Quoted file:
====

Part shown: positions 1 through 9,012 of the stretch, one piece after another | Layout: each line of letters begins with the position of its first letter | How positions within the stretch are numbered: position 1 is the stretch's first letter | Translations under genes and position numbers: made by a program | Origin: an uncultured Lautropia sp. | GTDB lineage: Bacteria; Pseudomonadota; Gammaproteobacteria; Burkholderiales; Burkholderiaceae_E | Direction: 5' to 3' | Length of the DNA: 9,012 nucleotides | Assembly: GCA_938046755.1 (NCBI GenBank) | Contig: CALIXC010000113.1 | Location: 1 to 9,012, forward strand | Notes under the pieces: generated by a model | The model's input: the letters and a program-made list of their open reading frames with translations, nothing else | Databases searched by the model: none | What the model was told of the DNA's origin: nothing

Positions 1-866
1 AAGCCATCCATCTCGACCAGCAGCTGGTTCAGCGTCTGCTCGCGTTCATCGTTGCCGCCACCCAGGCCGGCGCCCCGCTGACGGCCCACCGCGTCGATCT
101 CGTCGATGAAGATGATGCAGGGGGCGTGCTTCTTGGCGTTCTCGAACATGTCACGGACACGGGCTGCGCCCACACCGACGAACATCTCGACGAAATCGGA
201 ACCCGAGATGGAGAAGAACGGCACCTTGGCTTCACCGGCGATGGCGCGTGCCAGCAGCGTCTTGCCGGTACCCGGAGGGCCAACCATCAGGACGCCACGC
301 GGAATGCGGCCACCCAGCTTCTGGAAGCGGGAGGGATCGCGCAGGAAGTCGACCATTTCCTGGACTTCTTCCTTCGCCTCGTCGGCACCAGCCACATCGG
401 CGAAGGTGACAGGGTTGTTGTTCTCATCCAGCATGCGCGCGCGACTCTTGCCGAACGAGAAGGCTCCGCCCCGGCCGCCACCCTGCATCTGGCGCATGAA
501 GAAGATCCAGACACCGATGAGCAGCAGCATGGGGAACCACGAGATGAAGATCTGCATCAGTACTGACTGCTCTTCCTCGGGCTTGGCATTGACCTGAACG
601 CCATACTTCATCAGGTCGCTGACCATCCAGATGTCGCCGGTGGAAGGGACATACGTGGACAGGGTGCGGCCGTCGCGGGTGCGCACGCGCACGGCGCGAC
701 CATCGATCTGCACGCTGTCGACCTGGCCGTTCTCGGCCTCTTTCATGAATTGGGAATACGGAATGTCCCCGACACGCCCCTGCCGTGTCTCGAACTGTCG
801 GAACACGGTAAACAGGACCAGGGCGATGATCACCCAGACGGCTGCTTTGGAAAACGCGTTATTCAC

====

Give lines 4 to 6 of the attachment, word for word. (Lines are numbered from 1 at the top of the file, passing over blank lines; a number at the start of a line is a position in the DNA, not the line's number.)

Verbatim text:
101 CGTCGATGAAGATGATGCAGGGGGCGTGCTTCTTGGCGTTCTCGAACATGTCACGGACACGGGCTGCGCCCACACCGACGAACATCTCGACGAAATCGGA
201 ACCCGAGATGGAGAAGAACGGCACCTTGGCTTCACCGGCGATGGCGCGTGCCAGCAGCGTCTTGCCGGTACCCGGAGGGCCAACCATCAGGACGCCACGC
301 GGAATGCGGCCACCCAGCTTCTGGAAGCGGGAGGGATCGCGCAGGAAGTCGACCATTTCCTGGACTTCTTCCTTCGCCTCGTCGGCACCAGCCACATCGG